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Gewählte Master / Diploma Thesis:

Claudia Lourdes Laguna Paredes (2009): Jod in Hühnereiern: Erprobung verschiedener Analysenmethoden und Messung der aktuellen Jodgehalte in österreichischen Eiern.
Master / Diploma Thesis - Abteilung Tierische Lebensmittel, Tierernährung und Ernährungsphysiologie (TTE), BOKU-Universität für Bodenkultur, pp 108. UB BOKU obvsg

Data Source: ZID Abstracts
Abstract:
Iodine, as an essential trace element, must be taken through the food. Its main function unfolds iodine as a central component of thyroid hormones ((T3) or (T4)). In fact, Austria is an iodine deficiency area. The present work aimed to improve the iodine analysis and knowledg about actual iodine content in eggs. To improve the iodine analytics, composite samples of eggs and feed were tested with three digestion methods: the alkaline extraction with ammonia respectively with tetramethylammonium hydroxide (TMAH), and the acid digestion with potassium chlorate / nitric acid. The derived solutions have been investigated in an ICP-MS for their concentrations of iodine, on the basis of an internal standard (tellurium 125 and bromine 81) or the standard addition method. The acid digestion proved to be the most reliable method of sample preparation. However, also here were still significant matrix effects, so that a reliable measurement of the iodine content of the extracted sample solutions was only on standard addition procedure possible. In a second step, samples of eggs were taken out from 34 commercial laying hen farms and their level of iodine was analyzed via acid digestion and the standard addition method. The diets contained 1093 ± 779 μg J / kg, which corresponds to the native levels of the individual components and the usual practice of iodine supplement on the mineral feed. The iodine concentrations in the wet weight of egg white, egg yolk and egg mass of edible egg (white + yolk) were 0.07±0.08, 1.58±0.99 and 0.55±0.35 μg/g. The quantities of iodine in a medium egg were (61 g total mass, 36 g of egg white, yolk were 17 g, 8 g shell) at 29 μg iodine (2 μg in egg white, 27 μg in the yolk). Eating an egg in the Austrian Central covers about one fifth of the recommended intake of iodine by an adult (150 μg/day). This is a significant contribution to the iodine supply.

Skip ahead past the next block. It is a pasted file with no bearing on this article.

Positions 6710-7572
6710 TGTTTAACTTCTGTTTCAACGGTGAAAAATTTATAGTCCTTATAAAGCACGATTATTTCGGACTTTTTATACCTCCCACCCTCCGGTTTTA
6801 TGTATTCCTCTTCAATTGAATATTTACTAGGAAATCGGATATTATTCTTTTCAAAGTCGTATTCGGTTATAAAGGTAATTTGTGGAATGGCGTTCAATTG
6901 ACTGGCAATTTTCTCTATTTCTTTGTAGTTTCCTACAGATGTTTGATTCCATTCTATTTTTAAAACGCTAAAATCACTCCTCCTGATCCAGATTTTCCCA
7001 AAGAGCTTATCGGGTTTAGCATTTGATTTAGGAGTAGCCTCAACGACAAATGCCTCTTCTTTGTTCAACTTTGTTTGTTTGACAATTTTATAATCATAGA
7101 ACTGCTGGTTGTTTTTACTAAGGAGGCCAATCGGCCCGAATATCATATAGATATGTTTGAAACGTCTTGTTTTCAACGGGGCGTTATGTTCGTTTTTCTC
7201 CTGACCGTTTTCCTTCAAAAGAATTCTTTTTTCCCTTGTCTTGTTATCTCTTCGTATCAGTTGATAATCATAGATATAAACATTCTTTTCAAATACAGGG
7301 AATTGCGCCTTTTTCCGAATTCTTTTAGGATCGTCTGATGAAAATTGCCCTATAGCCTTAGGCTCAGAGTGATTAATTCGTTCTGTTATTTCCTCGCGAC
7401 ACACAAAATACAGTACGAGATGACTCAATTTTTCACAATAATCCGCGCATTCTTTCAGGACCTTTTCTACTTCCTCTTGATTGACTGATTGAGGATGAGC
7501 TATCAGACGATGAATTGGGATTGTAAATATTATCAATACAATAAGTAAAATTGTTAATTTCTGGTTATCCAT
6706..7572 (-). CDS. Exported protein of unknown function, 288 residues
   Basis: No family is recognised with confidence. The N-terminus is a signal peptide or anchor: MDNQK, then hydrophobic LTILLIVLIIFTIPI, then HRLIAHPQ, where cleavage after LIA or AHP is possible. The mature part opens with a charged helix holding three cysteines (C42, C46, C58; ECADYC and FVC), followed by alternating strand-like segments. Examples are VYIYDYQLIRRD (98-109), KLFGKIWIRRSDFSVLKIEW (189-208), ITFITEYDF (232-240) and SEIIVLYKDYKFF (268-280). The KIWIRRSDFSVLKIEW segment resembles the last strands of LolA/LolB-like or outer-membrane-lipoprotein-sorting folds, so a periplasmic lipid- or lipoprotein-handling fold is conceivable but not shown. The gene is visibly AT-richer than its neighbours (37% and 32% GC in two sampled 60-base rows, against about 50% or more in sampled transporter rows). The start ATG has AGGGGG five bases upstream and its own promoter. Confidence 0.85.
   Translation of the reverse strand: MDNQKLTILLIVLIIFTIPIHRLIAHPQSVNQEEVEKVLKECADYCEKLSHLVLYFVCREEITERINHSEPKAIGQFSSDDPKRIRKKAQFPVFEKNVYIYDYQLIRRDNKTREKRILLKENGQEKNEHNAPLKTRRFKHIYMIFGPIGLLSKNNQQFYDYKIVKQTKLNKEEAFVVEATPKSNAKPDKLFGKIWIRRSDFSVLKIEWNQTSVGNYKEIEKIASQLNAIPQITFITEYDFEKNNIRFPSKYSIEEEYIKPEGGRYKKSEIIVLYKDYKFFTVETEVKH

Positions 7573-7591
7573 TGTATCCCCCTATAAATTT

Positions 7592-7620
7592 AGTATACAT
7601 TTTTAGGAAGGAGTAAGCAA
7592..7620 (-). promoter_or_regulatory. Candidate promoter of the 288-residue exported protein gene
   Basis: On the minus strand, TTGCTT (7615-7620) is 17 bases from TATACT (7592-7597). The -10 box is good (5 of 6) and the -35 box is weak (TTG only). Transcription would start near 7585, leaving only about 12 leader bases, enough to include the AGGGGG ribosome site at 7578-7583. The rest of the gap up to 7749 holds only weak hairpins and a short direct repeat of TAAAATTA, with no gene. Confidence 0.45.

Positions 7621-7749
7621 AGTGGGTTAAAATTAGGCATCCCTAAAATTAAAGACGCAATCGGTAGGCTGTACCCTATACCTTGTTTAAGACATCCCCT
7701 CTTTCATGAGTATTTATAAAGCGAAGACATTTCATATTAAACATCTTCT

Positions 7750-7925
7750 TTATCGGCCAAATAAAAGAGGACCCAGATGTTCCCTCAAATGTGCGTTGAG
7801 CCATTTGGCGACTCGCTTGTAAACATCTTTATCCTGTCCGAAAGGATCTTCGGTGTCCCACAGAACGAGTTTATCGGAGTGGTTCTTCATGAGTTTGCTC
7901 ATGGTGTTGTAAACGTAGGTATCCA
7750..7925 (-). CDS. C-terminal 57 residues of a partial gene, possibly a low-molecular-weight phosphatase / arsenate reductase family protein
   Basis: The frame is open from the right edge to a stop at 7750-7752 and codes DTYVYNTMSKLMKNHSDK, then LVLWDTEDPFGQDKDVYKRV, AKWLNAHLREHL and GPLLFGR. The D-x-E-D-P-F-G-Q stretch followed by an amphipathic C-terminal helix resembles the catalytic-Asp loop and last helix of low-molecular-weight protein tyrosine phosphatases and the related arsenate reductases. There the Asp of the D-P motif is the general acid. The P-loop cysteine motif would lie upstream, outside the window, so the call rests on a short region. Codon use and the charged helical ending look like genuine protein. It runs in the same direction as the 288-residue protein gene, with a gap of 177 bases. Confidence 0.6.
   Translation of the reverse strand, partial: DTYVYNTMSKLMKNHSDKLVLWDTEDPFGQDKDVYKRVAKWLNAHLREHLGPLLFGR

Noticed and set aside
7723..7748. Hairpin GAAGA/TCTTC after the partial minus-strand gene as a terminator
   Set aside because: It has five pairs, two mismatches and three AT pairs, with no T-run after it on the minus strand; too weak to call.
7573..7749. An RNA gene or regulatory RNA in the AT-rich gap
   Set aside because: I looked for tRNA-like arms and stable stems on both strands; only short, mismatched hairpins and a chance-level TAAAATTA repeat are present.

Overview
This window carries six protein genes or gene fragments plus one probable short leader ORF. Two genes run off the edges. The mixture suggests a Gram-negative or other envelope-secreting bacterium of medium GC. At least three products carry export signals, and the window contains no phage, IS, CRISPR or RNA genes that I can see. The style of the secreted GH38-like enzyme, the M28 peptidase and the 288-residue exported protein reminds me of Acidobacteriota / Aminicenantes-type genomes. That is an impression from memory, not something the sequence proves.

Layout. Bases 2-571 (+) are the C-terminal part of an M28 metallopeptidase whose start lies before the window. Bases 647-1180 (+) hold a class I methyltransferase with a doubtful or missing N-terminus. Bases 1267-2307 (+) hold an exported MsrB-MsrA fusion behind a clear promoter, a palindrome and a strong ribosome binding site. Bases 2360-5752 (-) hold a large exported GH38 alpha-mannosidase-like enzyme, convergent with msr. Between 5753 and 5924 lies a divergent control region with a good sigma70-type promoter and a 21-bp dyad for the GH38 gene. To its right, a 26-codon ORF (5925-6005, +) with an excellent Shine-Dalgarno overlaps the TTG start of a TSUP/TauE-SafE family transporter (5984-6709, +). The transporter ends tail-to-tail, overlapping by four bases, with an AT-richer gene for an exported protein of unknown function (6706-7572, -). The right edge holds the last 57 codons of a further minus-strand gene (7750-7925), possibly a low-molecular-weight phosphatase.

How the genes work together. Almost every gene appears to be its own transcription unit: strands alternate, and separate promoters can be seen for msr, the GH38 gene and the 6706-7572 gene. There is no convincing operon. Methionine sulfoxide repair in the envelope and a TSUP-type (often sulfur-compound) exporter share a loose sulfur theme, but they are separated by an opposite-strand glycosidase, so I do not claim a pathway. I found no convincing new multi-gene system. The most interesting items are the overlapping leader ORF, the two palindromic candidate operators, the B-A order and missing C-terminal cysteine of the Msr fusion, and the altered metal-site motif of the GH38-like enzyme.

Beurteilende(r): Windisch Wilhelm Matthias

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